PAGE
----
Thursday, November 21, 2019

The Gospel of Luke - Part 6 (final)

This is the last post on our review of the Gospel of Luke. Unique in many ways, Luke gives enormous details to events that help us better understand the experiences of Jesus. While all the Gospels retell parables, Luke offers 24 parables, more than any other Gospel, and 18 of them are unique to Luke’s writing. We understand a parable to be a simple story that illustrates a moral or spiritual lesson. In Luke’s account of Jesus washing the disciples’ feet at the Last Supper, we see a “living parable” which is to act out at lesson as a teaching tool. 

Besides parables, Luke recounts events such as the Last Supper. The Jewish people celebrate Passover every year, to remember God’s redemption in freeing them from Egyptian bondage. Based on Exodus 6:6-7, these are the 4 things they are to remember at their Passover Seder (or meal): I will bring you out; I will deliver you; I will redeem you; I will take you as My people. Passover is also called Feast of the Unleavened Bread. They retell the Exodus story, eat bitter herbs and unleavened bread, and sing songs of praise ending with the Great Hallel (or Hallelujah). The 4th cup of wine is then consumed after the Great Hallel, representing grace as “fruit of the vine”. In the New Testament, the Last Supper is, also, a Passover meal, but Jesus offers only 3 cups of wine, ending with singing but no 4th cup, because through crucifixion and resurrection, Jesus becomes the 4th cup - Grace. Today we still celebrate the Lord’s Supper, taking the bread and the cup to remember Jesus, a Living Sacrifice for all.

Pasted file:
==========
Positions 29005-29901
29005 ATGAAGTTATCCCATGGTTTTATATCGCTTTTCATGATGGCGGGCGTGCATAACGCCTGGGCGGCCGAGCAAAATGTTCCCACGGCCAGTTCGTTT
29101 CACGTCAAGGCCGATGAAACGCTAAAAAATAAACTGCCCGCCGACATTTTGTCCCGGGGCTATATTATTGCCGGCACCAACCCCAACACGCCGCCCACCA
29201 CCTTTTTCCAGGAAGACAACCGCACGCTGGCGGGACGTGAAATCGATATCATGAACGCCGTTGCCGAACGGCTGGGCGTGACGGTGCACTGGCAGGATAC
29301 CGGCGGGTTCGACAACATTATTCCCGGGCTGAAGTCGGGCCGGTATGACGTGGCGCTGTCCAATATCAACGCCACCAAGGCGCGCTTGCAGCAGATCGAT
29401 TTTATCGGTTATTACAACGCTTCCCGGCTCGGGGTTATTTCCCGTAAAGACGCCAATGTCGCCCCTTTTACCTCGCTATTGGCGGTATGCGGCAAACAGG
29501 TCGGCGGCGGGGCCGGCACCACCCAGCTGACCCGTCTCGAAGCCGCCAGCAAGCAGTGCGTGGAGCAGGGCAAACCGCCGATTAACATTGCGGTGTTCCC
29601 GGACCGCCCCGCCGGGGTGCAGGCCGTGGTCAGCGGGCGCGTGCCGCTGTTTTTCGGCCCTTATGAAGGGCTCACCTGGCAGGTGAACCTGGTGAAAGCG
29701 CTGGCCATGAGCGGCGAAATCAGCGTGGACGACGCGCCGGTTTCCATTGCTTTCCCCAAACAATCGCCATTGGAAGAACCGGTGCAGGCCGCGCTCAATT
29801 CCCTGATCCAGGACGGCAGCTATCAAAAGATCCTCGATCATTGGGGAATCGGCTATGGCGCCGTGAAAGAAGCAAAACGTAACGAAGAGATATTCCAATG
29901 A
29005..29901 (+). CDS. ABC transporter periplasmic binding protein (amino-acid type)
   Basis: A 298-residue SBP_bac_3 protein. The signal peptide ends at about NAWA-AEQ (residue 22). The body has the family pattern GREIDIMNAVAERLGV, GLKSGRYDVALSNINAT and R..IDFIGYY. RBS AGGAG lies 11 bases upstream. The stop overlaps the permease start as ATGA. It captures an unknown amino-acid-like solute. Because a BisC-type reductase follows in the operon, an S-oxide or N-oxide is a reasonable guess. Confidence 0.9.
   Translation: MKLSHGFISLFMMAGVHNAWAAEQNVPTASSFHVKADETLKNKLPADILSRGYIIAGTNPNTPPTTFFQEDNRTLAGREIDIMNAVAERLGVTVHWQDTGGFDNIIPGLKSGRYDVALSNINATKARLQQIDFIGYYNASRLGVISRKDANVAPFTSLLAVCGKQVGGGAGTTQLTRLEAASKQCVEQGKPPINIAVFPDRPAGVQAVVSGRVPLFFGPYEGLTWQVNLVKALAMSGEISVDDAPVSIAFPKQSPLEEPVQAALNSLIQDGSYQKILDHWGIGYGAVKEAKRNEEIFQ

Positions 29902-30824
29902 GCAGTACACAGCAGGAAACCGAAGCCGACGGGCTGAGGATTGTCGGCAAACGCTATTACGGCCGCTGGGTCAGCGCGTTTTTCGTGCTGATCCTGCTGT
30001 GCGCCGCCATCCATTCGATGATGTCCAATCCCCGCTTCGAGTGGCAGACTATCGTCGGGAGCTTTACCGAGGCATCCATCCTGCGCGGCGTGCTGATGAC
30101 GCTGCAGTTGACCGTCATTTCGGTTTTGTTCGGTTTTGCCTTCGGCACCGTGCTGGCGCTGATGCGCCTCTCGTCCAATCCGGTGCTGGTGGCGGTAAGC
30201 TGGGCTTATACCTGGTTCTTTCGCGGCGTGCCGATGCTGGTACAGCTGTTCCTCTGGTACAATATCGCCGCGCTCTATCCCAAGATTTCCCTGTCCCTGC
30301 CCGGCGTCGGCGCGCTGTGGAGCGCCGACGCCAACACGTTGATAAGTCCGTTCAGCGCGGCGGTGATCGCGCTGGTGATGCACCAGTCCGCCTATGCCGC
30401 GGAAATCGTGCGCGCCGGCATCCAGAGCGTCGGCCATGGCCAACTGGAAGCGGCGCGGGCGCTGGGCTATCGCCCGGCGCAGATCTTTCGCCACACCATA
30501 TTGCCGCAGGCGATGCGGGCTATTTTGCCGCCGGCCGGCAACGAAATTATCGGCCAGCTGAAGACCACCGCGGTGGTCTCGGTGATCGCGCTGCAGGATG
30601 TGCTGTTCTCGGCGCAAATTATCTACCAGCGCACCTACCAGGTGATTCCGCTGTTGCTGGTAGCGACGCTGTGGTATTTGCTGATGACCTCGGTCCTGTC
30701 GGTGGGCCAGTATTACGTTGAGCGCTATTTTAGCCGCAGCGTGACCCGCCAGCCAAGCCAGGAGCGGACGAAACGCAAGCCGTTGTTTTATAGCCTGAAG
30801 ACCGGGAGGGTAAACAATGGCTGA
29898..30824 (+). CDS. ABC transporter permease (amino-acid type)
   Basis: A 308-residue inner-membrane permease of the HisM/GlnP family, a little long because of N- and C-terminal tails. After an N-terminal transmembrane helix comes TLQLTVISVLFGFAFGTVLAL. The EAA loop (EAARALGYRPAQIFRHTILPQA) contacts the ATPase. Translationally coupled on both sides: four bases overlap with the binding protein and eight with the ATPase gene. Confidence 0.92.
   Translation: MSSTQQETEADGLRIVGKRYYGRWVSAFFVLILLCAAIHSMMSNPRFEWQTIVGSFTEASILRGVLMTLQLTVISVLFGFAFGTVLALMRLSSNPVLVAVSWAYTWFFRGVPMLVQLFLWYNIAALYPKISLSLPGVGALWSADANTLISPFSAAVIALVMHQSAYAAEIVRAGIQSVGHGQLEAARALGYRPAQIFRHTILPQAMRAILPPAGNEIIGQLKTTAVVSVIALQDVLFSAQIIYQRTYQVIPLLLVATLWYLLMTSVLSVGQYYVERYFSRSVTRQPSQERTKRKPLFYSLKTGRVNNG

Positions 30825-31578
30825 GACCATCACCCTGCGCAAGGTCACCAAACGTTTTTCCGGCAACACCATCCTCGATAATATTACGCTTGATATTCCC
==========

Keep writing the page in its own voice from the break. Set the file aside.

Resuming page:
It is good to refresh our memories of Paul’s Missionary Journeys and ultimate arrest and return to Rome. During his second journey, Paul meets Luke. From then on, Luke travels with Paul, interviewing many people, some eye-witnesses of Jesus, as he writes the Gospel account. Luke also writes Acts. This is a fascinating approach to study Luke, looking for whom he must have interacted and interviewed. The “Luke-only” inclusions give us insight into people and places in the life of Jesus on earth, to include His arrest, crucifixion, and resurrection.

In conclusion, there is much more we could study and explore in the Gospel of Luke. An abundance of details, special circumstances, numerous points of contact, and historical and political influences make Luke’s retelling of Jesus’s story an outstanding historical account. One of my favorite events that only Luke recounts is the “Road to Emmaus” (Luke 24:13-35). These two discouraged followers of Jesus head home, assuming the arrest and crucifixion and burial of Jesus is the end. Unrecognized, Jesus walks with them, teaching them many things about the meaning of the Scriptures. They invite Jesus to stay for a meal and in the breaking of bread “their eyes were opened and they recognized” Jesus. 

What happens next is captured as Luke writes, “They asked each other, ‘Were not our hearts burning within us while he talked with us on the road and opened the Scriptures to us?’ They got up and returned at once to Jerusalem. There they found the Eleven and those with them, assembled together and saying, “It is true! The Lord has risen...” Every day I hope to find my heart burning in the Presence of God and pray that I am willing to tell others the Lord is risen. To find passion in the Holy Spirit fuels our telling the story of Jesus and defines Believers! On the cross, Jesus becomes “broken bread and poured out wine”, and His resurrection becomes our Grace. If Luke could interview you, what would your story about Jesus be?- dho


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